Texas Sen. Ted Cruz was born in 1970, six years after events refuted a theory on which he is wagering his candidacy. The 1964 theory was that many millions of conservatives abstained from voting because the GOP did not nominate sufficiently deep-dyed conservatives. So if in 1964 the party would choose someone like Arizona Sen. Barry Goldwater, hitherto dormant conservatives would join the electorate in numbers sufficient for victory.

This theory was slain by a fact — actually, 15,951,378 facts. That was the difference between the 43,129,566 votes President Lyndon Johnson received and the 27,178,188 that Goldwater got on the way to winning six states.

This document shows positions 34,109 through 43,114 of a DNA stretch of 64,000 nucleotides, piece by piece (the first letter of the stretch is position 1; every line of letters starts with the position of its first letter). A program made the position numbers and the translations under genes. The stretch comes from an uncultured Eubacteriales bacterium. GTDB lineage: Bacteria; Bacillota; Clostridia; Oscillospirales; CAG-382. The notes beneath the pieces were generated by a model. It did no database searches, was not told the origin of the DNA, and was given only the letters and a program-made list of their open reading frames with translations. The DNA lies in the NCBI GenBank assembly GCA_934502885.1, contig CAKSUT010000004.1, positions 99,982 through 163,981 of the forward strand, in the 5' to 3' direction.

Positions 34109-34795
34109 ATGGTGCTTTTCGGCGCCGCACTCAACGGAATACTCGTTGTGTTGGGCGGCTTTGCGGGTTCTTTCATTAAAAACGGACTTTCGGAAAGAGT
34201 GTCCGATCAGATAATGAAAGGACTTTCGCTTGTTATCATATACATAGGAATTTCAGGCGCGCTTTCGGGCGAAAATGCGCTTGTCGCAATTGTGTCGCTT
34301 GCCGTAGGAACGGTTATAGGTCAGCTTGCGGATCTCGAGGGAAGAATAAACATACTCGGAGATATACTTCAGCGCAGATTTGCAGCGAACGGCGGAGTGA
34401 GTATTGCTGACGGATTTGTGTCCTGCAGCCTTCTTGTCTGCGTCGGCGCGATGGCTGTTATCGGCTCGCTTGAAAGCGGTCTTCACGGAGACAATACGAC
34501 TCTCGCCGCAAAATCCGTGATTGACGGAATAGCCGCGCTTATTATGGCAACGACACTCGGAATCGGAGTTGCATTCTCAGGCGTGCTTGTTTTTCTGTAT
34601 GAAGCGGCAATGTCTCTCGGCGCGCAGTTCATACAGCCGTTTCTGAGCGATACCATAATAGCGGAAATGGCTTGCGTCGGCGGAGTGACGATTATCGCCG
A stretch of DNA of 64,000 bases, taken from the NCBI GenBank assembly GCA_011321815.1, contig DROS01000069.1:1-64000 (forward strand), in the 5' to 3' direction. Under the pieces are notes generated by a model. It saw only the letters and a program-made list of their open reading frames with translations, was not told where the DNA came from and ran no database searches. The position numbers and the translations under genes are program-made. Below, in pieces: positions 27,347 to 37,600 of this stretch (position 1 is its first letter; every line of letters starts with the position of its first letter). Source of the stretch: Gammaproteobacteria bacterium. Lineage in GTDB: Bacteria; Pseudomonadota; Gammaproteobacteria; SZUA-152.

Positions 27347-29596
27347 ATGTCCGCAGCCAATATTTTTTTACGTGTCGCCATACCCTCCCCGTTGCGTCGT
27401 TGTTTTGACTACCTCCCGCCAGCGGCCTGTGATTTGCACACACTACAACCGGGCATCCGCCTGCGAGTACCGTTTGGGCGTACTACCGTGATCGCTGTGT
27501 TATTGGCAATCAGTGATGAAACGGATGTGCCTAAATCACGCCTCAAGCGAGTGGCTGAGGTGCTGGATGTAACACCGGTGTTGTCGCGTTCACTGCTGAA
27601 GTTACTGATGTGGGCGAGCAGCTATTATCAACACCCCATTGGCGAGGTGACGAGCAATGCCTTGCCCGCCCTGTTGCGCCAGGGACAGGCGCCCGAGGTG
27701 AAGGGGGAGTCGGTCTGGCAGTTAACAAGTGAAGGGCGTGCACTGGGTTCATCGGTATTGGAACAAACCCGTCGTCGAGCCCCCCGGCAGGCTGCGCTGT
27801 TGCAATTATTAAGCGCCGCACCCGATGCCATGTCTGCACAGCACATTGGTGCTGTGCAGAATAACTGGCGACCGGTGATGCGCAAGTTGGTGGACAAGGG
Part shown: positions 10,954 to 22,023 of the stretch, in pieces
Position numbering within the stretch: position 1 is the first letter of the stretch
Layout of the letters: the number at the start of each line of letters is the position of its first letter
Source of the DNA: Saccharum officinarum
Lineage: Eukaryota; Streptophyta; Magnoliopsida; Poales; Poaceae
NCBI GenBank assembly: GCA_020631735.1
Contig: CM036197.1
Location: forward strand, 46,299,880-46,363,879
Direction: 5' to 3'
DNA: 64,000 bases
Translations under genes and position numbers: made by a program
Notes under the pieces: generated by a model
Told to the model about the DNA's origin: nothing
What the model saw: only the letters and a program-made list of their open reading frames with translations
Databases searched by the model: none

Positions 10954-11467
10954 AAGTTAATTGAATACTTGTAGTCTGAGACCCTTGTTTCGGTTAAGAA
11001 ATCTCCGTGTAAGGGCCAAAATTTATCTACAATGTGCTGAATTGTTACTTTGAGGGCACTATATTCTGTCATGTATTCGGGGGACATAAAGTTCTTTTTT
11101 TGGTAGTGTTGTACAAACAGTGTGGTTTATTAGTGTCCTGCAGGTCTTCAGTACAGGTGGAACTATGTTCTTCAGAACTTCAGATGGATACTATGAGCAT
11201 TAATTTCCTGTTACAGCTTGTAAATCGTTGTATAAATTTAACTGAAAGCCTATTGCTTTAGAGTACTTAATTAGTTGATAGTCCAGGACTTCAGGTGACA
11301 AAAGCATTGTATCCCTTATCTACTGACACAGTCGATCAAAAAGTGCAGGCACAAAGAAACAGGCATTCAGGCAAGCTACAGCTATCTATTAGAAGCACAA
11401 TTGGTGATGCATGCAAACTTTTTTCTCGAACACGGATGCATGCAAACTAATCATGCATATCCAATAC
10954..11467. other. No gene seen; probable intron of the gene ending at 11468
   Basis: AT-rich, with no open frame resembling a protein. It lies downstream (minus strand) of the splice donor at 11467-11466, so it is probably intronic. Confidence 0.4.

The sensible reason for nominating Goldwater was not because he could win: As Goldwater understood, Americans still recovering from the Kennedy assassination were not going to have a third president in 14 months. The realistic reason was to turn the GOP into a conservative weapon for a future assault on the ramparts of power. Hence in September 1964, William F. Buckley told an audience of young conservatives to anticipate Goldwater’s defeat because he had been nominated “before we had time properly to prepare the ground.” The candidacy had, however, planted “seeds of hope, which will flower on a great November day in the future.” Sixteen Novembers later, they did.